Reproductive System of the Male Mammal Help

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By — McGraw-Hill Professional
Updated on Aug 30, 2011

Introduction to Reproductive System of the Male Mammal Help

In order to fully understand internal fertilization, we must first study the reproductive system of the male and female mammal (in particular, of human beings).

Figure 20.4 reveals the basic anatomy of the reproductive system in the human male. A scrotum ( SKROH -tum) or “leathery bag of skin” (scrot) suspends the two testes ( TES -teez) outside of the abdominal cavity. Each testis ( TES -tis) is a rather oval, whitish, “eggshell” (test) -like structure that contains the seminiferous (sem-ih- NIF -er-us) tubules. The seminiferous tubules are a collection of tiny, highly coiled tubes that carry out the process of spermatogenesis (sper-mat-uh- JEN -eh-sis) – the “production of” (-genesis) “sperm” (spermat) cells.

From the time of puberty (age 12–13 years) onward, mature sperm cells are continually produced by a germinal ( JER -muh-nal) epithelium, which is located in the thick walls of the seminiferous tubules. This germinal epithelium undergoes a constant process of “sprouting” (germin) new sperm cells by mitosis, followed by meiosis.

You may recall that meiosis is literally “a conditioning of lessening.” This implies that division of a parent cell by meiosis lessens or reduces the number of chromosomes in each resulting daughter cell by one-half. In the human male, each primitive sperm cell contains 46 chromosomes within its nucleus. But after meiosis, the developing sperm cell has this reduced by half, to a total of just 23 chromosomes. Eventually, a mature spermatozoon (sper- mat -uh- ZOH -un) or “seed” (sperm) “animal” (-zoon) with only 23 chromosomes results.

Urine and (Gulp!) Sex in Animals Reproductive System of the Male Mammal

Fig. 20.4 The male reproductive pathway.

Thousands of mature spermatozoa ( sper -mah-tah- ZOH -ah) or “seed animals” leave the germinal epithelium of the seminiferous tubules, and are temporarily stored within the epididymis (eh-pih- DID -ih-mus). The epididymis is a curved, comma-shaped pouch that literally lies “upon” (epi-) each testis or “eggshell” (didym). The thousands of spermatozoa are ejected from the epididymis during each ejaculation (ih- JACK -yuh- lay -shun). Ejaculation is literally the “throwing out” (ejacul) of semen ( SEE -mun) and spermatozoa from the urinary orifice at the tip of the penis.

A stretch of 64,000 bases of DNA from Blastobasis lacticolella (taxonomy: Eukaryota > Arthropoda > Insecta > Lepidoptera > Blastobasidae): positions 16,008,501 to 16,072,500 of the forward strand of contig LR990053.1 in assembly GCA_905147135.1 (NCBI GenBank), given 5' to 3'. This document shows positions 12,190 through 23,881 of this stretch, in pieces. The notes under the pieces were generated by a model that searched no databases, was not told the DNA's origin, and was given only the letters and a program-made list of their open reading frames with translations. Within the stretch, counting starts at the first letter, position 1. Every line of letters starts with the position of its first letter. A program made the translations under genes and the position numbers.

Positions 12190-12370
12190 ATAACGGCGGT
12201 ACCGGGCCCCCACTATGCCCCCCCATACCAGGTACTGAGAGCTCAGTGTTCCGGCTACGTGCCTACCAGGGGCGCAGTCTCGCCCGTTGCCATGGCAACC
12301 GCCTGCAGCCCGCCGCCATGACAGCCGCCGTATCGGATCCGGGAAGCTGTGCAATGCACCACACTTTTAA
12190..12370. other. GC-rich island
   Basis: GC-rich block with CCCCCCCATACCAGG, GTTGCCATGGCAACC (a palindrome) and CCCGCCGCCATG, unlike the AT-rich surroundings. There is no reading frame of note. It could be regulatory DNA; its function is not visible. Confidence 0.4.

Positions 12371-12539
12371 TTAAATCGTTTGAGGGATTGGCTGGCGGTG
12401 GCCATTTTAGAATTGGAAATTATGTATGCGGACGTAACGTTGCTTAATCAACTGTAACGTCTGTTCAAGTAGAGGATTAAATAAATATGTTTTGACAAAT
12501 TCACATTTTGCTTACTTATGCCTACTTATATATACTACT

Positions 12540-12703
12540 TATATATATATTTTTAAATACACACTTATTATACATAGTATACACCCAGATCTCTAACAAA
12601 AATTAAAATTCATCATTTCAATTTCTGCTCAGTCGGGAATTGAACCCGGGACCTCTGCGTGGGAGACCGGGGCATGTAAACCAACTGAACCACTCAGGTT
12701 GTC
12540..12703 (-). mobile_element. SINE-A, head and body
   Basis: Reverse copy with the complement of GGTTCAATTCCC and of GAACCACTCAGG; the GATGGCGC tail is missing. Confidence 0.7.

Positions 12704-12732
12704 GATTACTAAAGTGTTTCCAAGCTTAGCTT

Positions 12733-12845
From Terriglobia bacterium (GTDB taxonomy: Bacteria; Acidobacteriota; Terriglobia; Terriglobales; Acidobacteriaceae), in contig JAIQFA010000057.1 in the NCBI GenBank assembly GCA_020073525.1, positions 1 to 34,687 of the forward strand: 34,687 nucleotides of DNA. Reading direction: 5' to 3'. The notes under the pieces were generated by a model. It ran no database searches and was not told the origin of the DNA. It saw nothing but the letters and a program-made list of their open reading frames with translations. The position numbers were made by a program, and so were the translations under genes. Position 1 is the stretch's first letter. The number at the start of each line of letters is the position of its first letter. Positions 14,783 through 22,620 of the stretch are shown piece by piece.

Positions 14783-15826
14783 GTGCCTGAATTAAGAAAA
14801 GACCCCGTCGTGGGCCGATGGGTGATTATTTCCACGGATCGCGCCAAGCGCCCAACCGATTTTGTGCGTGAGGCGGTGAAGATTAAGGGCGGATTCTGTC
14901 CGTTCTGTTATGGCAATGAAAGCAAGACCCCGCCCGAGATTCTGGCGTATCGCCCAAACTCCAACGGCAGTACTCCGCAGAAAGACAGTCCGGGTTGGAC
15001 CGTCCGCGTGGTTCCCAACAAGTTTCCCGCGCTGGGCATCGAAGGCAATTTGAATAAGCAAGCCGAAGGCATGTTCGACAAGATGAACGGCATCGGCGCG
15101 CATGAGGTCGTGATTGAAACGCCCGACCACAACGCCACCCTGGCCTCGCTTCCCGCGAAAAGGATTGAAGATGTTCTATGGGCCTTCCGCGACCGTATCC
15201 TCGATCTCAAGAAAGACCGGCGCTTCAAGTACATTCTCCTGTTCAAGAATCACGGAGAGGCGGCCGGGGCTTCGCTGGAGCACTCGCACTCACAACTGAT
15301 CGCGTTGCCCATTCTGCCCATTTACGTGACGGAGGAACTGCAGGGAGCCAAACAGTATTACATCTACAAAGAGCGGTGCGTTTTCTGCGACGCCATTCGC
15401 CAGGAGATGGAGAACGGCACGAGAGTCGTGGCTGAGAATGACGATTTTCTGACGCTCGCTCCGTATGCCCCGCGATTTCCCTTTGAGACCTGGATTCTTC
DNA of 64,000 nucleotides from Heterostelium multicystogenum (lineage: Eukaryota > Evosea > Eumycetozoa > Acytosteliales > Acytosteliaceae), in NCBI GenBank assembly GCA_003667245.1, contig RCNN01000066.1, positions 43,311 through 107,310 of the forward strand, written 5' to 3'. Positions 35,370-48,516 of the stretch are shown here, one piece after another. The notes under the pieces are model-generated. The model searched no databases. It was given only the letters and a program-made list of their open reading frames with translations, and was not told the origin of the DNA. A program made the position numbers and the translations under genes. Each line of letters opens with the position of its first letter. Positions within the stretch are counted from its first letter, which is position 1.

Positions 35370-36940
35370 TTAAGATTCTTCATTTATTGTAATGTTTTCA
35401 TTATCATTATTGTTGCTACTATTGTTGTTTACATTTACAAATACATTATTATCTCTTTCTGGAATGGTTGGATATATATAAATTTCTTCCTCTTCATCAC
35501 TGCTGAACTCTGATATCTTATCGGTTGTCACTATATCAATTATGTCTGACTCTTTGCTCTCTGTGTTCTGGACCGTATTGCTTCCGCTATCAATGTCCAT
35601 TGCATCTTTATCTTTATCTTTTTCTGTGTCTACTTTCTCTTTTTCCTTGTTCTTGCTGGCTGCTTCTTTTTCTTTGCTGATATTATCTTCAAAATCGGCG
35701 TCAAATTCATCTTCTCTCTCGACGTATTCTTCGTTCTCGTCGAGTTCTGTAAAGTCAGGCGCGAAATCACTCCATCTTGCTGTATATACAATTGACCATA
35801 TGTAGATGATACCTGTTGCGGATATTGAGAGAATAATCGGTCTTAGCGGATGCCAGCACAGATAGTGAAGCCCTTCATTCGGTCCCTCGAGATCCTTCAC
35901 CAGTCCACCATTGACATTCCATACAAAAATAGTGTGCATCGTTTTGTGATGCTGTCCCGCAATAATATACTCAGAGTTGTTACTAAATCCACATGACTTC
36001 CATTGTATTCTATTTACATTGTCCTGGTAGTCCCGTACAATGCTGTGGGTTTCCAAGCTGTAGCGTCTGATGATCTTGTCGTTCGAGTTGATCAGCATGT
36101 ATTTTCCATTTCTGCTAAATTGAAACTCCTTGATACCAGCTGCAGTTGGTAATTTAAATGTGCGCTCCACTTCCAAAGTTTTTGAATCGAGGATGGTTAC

Accessory Reproductive Organs In The Male

The semen is a thick, milky, sugar-rich, very basic fluid that suspends the spermatozoa and gives them nutrition. When the male has an orgasm ( OR -gaz-um), or is literally “swollen and excited,” he ejaculates spermatozoa suspended in a fluid of semen. The stored spermatozoa are actively sucked out of the epididymis by strong peristalsis (ring-like muscular contractions) of the walls of the vas (vas) deferens ( DEF -er-enz).

The vas deferens, or “carrying away” (deferens) “vessel” (vas), is not actually a blood vessel at all. More appropriately, it is alternately called the ductus ( DUCK -tus) deferens or “carrying away duct.” During male orgasm, the walls of the vas deferens (ductus deferens) powerfully and rhythmically constrict or narrow. This negative pressure (suction) event draws the stored spermatozoa out of the epididymis, carrying them over the top of the urinary bladder and out into the urethra.

Semen is added to the spermatozoa from a number of accessory male reproductive organs. These accessory male reproductive organs include the two seminal ( SEM -ih-nal) vesicles, the two bulbourethral ( BUL -boh-you- REE -thral) glands, and the single prostate ( PRAH -state) gland.

Practice problems for these concepts can be found at:  Urine and Sex in Animals Test

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